Avoid peanuts and peanut products when pregnant or breastfeeding if you, the baby’s father, or the baby’s brother or sister, have a history of allergic diseases or conditions such as eczema, asthma and hayfever.

Is caffeine harmful?
There's some research to show that high intakes of caffeine may be linked to miscarriage. The Food Standards Agency suggests pregnant women limit their intake of coffee to no more than four cups a day. Remember cola drinks also contain caffeine. Switch to non-caffeine alternatives where possible.

Drinking, smoking and other perils
The occasional glass of alcohol isn't considered harmful for your baby. Continuous, heavy drinking, however, can cause permanent brain and developmental damage in the foetus. If you think you have a drinking problem, see Support for you.

If you smoke, get help to give up. Smoking raises the carbon monoxide levels in your blood and reduces the amount of oxygen that gets to your baby, affecting his growth and making him vulnerable to infection. It also puts him at higher risk of stillbirth or being born early. After the birth there's an increased risk of sudden infant death syndrome (SIDS or cot death). Your partner should stop smoking too, and you should avoid smoky atmospheres.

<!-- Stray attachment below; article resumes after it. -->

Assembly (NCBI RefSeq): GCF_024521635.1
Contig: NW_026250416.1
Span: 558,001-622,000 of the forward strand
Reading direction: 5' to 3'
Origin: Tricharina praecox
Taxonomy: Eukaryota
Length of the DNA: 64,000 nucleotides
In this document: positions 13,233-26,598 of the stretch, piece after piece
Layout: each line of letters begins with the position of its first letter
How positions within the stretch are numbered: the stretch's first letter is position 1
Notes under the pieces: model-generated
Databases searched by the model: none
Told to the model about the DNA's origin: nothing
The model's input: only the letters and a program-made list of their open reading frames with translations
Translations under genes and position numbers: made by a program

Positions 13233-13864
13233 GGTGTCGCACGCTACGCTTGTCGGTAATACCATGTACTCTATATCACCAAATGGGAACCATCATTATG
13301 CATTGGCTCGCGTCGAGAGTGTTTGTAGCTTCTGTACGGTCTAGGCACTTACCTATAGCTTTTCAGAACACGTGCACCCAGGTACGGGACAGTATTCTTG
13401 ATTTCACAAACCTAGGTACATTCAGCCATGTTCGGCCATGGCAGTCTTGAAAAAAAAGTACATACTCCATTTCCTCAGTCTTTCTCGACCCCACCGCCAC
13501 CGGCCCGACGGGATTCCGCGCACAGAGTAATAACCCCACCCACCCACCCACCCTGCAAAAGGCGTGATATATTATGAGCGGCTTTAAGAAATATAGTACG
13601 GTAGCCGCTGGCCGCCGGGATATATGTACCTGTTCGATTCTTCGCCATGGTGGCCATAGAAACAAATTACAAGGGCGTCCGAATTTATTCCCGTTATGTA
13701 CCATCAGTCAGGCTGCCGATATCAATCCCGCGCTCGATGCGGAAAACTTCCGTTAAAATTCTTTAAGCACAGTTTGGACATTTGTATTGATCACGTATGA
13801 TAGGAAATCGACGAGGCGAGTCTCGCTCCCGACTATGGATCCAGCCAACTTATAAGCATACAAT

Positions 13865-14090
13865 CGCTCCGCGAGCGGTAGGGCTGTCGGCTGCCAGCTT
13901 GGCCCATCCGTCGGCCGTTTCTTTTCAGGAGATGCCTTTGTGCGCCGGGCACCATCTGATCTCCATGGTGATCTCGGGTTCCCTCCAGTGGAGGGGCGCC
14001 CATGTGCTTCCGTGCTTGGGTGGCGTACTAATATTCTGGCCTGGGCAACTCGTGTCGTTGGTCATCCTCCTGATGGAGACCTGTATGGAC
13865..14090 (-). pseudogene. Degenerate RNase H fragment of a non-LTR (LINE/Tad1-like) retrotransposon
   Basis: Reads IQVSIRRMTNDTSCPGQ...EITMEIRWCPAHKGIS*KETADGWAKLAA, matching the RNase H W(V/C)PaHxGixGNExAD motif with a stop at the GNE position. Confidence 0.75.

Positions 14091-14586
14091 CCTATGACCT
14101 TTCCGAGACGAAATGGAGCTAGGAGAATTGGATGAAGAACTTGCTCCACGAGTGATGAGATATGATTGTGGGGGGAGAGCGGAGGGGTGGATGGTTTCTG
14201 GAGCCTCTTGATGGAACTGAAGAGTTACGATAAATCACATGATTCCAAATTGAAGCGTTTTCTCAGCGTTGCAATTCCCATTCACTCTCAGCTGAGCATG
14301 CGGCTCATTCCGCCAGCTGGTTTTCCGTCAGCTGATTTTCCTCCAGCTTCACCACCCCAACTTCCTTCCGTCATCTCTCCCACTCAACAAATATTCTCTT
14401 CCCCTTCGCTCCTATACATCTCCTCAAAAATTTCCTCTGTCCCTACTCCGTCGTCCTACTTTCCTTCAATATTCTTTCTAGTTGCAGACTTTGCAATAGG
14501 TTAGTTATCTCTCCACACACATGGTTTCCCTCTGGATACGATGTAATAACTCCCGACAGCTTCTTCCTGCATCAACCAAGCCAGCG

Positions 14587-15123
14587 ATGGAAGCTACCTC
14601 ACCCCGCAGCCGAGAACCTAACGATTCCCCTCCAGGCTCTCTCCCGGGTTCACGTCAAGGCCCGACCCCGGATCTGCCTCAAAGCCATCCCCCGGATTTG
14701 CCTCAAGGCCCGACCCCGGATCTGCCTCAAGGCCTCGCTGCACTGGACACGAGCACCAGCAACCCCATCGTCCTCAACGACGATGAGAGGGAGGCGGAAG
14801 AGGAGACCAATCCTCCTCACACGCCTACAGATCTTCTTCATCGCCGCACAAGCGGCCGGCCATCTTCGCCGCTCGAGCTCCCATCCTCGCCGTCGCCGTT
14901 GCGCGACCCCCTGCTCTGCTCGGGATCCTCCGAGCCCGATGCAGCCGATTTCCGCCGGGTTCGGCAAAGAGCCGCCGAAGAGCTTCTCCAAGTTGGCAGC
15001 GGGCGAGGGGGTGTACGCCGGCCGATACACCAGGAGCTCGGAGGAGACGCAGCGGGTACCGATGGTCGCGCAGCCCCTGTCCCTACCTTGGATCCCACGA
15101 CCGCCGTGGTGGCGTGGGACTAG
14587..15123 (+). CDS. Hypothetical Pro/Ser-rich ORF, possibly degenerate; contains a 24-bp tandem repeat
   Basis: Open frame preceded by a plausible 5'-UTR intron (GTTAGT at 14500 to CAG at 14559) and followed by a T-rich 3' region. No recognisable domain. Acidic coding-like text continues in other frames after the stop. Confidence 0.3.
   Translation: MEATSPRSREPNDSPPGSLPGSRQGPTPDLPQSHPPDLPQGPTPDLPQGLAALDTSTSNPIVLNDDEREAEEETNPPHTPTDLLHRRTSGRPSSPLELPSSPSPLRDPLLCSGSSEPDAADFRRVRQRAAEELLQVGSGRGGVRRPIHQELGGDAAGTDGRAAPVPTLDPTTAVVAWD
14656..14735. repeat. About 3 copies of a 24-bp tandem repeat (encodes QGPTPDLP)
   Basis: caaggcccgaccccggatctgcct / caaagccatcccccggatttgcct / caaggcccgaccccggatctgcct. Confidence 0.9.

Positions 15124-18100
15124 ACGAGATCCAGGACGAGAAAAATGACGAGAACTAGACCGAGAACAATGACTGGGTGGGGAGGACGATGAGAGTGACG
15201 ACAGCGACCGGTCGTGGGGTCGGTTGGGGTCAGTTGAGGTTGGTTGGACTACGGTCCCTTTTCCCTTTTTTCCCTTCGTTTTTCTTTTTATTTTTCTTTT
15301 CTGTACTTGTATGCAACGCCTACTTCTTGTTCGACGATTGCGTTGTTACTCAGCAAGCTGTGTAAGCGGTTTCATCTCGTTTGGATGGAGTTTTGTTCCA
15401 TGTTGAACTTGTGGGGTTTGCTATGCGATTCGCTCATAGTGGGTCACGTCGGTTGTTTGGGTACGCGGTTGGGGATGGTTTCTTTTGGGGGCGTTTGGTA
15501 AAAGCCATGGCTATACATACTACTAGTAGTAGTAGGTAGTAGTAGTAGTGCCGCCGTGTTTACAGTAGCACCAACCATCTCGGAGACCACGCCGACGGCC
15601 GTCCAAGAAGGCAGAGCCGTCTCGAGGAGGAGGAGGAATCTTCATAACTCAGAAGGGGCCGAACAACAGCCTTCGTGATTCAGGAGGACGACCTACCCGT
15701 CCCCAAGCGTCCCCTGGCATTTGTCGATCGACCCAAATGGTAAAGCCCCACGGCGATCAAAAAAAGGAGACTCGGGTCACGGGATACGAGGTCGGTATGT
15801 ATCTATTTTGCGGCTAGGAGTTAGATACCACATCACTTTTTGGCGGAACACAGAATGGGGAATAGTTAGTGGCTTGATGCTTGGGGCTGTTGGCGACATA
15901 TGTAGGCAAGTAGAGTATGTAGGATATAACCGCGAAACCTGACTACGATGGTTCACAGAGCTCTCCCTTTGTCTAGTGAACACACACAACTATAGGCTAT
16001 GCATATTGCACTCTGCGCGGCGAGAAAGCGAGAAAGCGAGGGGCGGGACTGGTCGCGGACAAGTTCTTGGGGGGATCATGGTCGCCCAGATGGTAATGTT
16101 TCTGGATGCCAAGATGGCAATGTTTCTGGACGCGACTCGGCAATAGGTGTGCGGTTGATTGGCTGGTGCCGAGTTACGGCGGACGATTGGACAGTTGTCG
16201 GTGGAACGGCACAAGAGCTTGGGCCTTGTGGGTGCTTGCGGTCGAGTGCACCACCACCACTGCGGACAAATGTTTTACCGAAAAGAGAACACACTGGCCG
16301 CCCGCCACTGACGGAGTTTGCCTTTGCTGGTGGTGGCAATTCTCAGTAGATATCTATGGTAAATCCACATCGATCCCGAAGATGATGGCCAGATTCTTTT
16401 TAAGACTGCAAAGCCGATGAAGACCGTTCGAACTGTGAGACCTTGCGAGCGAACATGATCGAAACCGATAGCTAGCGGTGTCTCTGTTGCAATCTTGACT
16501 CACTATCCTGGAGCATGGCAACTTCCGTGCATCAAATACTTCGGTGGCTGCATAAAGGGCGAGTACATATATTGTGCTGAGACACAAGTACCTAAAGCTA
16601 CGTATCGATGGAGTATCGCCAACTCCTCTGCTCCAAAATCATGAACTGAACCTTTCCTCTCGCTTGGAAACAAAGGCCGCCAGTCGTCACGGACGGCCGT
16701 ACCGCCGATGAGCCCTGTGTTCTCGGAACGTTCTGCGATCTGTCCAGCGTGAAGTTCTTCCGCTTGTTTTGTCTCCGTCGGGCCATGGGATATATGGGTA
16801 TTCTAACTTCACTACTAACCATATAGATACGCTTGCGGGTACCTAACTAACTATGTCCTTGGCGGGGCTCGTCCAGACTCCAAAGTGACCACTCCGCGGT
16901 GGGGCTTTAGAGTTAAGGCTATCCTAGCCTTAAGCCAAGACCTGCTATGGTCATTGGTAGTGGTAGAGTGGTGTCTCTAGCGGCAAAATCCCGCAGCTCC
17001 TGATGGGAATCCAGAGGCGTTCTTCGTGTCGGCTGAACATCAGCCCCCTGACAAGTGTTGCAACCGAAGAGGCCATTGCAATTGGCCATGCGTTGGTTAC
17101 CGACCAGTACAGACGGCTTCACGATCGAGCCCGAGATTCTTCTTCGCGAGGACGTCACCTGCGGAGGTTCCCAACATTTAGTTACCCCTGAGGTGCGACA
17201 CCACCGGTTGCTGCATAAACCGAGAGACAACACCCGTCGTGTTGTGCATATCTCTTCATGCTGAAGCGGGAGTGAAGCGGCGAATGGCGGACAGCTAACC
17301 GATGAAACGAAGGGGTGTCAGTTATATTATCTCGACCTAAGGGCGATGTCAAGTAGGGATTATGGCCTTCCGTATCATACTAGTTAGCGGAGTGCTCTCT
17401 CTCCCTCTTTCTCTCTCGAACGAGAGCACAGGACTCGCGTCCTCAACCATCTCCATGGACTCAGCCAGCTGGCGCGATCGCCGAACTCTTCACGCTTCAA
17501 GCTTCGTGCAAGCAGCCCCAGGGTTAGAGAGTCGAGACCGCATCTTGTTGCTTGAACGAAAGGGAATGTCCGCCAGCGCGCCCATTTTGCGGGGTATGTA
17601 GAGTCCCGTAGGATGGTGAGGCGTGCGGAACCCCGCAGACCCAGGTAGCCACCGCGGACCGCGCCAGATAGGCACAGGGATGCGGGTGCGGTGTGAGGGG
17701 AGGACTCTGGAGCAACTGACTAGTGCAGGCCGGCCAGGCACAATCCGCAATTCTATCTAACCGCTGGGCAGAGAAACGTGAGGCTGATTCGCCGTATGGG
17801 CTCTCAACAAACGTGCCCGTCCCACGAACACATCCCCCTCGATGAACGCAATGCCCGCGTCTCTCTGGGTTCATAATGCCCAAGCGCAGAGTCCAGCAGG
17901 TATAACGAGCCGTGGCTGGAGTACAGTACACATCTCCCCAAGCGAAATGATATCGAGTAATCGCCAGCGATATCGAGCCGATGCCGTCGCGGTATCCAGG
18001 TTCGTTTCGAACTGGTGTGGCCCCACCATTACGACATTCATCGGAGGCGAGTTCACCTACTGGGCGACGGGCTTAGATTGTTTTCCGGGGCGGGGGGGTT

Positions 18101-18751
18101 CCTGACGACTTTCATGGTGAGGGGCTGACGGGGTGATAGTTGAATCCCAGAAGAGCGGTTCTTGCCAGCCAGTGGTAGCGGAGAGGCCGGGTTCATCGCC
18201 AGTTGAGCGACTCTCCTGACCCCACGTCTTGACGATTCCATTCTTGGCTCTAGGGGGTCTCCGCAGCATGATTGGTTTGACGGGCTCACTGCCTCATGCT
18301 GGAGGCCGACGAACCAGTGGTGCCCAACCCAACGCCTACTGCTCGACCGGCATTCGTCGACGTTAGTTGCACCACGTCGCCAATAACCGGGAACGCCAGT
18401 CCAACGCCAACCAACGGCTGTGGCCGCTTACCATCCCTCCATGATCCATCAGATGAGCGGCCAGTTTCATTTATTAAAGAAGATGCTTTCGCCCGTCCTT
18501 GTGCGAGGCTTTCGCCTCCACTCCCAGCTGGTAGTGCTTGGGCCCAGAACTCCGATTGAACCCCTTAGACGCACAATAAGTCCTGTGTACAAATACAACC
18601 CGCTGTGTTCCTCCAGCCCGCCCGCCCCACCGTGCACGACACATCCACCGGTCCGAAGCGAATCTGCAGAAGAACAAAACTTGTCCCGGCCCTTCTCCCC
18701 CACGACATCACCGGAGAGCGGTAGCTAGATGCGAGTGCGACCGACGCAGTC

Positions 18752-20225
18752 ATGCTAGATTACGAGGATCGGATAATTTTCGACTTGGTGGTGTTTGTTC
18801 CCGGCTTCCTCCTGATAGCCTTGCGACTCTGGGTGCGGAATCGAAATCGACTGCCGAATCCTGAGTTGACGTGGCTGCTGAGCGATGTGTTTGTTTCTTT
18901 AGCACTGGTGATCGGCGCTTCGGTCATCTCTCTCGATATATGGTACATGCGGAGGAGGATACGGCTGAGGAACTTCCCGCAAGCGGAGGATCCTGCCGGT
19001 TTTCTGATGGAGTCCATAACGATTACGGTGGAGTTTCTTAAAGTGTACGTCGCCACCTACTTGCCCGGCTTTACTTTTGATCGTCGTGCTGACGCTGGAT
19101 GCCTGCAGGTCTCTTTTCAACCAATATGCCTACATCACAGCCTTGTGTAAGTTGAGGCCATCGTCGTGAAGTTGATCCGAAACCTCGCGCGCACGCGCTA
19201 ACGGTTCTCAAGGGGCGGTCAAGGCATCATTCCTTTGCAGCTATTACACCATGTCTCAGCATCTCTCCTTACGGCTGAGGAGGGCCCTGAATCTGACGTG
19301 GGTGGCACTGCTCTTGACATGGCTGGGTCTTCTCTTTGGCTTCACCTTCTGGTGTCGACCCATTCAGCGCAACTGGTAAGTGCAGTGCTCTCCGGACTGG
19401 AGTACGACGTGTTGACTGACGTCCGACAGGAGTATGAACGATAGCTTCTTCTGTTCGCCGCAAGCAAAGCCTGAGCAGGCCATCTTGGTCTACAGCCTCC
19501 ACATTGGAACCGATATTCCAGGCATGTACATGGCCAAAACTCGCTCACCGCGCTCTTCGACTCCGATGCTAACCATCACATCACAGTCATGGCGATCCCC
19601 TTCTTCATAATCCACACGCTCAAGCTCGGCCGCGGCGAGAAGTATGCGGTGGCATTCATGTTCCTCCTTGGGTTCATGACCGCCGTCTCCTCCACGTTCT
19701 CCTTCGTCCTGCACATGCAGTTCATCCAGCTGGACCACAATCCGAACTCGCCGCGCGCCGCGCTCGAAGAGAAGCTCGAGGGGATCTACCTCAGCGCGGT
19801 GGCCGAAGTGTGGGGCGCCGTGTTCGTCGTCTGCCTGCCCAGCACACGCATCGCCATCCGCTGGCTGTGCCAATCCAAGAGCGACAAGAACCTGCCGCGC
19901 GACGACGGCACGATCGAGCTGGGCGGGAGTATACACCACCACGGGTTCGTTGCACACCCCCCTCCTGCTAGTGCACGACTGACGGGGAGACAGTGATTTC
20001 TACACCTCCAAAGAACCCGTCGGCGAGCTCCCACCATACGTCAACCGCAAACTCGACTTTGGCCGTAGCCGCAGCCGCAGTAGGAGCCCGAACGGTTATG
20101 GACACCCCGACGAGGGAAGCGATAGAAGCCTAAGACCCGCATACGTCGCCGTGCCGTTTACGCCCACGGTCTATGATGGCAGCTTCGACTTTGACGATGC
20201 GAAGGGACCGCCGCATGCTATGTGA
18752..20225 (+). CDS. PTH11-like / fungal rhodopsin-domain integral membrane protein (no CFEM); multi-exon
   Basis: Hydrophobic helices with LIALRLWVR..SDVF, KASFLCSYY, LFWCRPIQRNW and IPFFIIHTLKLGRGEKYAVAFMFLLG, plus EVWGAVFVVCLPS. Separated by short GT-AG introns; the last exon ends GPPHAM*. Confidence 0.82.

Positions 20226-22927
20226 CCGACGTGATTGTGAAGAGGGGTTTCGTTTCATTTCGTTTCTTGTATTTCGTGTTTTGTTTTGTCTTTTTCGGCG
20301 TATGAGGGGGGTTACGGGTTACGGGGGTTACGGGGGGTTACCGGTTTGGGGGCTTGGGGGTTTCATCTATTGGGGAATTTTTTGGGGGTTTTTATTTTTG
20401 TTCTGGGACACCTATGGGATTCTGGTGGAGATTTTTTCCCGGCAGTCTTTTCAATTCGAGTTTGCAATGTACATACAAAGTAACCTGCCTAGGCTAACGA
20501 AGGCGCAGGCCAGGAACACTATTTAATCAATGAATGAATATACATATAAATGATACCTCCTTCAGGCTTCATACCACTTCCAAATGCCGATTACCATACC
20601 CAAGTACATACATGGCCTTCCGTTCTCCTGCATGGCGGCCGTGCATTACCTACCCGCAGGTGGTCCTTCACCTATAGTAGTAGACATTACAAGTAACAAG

Street drugs, including cannabis and ecstasy, are risky during pregnancy as they reach the baby's bloodstream as well as yours. Heroin and cocaine can create serious dependency problems in babies. Ask your midwife or doctor for help if you need it.

Infectious diseases can be risky, too. Most women in the UK are vaccinated against rubella, so this is no longer a major issue, but you should avoid people with chickenpox, as it can cause developmental problems or stillbirth.

Your employer is legally obliged to move you if your health is at risk because you work with poisonous chemicals or risky procedures such as x-rays.

Folic acid
Folic acid, also called folate, is a B vitamin found in a number of foods. Folic acid has been shown to reduce the risk of neural tube defects in babies, when development of the spine or brain are incomplete. Such defects include spina bifida and anencephaly.